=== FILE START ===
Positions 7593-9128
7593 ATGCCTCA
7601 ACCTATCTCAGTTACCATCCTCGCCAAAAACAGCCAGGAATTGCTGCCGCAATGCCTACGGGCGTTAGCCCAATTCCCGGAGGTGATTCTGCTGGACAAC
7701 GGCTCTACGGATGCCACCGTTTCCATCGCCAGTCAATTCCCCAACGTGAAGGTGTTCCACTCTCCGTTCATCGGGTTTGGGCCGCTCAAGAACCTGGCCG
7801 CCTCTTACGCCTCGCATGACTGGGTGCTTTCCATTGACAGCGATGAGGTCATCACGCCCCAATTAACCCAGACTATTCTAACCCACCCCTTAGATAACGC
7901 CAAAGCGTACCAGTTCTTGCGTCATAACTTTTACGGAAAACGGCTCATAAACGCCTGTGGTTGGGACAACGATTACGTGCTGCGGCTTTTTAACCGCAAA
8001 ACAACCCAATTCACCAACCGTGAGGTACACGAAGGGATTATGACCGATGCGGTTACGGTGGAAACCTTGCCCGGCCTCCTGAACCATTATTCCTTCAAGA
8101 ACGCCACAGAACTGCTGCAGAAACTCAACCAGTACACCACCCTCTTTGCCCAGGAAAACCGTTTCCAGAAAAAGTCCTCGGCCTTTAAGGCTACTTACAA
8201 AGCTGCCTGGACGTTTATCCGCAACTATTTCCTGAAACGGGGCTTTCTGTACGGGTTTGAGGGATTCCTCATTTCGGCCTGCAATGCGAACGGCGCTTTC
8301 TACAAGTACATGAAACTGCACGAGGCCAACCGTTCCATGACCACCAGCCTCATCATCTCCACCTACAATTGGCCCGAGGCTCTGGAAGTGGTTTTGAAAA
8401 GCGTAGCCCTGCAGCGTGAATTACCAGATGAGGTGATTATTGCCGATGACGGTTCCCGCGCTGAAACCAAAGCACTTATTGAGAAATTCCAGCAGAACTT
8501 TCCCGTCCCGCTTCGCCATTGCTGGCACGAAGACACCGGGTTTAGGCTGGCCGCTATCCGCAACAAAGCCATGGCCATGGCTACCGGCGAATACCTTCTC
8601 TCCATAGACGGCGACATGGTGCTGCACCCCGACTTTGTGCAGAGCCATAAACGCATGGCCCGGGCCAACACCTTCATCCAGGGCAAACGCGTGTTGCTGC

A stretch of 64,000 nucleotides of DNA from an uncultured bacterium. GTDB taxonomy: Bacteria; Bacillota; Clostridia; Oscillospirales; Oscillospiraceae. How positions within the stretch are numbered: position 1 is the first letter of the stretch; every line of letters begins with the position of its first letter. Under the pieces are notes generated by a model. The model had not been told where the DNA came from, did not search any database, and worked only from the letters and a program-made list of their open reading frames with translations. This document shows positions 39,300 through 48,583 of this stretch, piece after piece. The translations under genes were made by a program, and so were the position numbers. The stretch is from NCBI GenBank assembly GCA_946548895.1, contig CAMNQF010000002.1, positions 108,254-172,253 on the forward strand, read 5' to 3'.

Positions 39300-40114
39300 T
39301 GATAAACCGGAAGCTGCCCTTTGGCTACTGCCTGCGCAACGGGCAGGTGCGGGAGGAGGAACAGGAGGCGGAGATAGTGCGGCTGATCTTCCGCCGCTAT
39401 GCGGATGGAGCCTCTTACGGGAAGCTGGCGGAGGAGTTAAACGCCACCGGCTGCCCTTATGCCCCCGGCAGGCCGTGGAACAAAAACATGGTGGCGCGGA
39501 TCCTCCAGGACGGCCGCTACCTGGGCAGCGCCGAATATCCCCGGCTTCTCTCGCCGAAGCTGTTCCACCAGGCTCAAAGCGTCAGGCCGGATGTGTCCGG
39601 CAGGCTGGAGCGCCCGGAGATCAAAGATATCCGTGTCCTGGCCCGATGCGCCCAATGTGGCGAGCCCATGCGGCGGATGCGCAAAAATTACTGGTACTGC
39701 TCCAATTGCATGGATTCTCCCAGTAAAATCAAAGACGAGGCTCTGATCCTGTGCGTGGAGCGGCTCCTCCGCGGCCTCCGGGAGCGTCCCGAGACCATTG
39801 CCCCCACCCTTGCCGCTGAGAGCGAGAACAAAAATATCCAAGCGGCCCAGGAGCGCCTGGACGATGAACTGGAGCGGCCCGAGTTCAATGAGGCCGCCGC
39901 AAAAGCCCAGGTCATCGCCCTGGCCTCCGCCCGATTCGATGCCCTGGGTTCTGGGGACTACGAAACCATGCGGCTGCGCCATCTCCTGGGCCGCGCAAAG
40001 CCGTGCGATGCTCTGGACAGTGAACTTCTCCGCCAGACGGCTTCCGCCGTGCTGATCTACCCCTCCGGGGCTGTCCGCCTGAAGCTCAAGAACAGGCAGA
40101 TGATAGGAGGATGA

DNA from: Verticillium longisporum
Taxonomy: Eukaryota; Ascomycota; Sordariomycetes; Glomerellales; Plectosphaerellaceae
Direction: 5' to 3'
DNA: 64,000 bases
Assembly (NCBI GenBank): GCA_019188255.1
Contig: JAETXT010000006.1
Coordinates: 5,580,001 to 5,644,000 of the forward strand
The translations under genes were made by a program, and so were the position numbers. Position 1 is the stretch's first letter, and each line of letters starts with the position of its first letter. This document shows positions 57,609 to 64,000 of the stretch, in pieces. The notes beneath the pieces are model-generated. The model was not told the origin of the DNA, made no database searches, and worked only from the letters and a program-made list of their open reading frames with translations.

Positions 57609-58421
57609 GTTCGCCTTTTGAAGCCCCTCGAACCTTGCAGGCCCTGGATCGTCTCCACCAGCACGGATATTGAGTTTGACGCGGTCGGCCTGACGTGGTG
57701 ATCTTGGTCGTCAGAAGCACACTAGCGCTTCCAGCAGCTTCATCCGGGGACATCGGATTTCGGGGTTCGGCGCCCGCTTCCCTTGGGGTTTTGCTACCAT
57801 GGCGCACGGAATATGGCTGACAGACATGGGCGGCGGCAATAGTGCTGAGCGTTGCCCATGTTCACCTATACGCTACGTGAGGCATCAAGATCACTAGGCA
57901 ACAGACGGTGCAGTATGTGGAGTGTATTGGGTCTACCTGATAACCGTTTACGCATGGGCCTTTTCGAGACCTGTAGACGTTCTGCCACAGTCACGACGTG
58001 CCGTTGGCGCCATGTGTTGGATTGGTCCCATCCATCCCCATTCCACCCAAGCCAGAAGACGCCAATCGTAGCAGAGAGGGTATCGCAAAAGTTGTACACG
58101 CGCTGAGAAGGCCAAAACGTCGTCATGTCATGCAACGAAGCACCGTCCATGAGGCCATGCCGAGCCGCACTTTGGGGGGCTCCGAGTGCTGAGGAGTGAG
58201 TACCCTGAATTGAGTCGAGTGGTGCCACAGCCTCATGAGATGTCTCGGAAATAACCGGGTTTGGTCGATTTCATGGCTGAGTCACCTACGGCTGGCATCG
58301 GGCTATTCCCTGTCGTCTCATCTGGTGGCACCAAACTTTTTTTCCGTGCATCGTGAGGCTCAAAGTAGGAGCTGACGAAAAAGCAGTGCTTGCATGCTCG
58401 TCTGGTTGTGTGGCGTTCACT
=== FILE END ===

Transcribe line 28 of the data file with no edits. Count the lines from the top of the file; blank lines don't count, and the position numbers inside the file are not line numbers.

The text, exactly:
Direction: 5' to 3'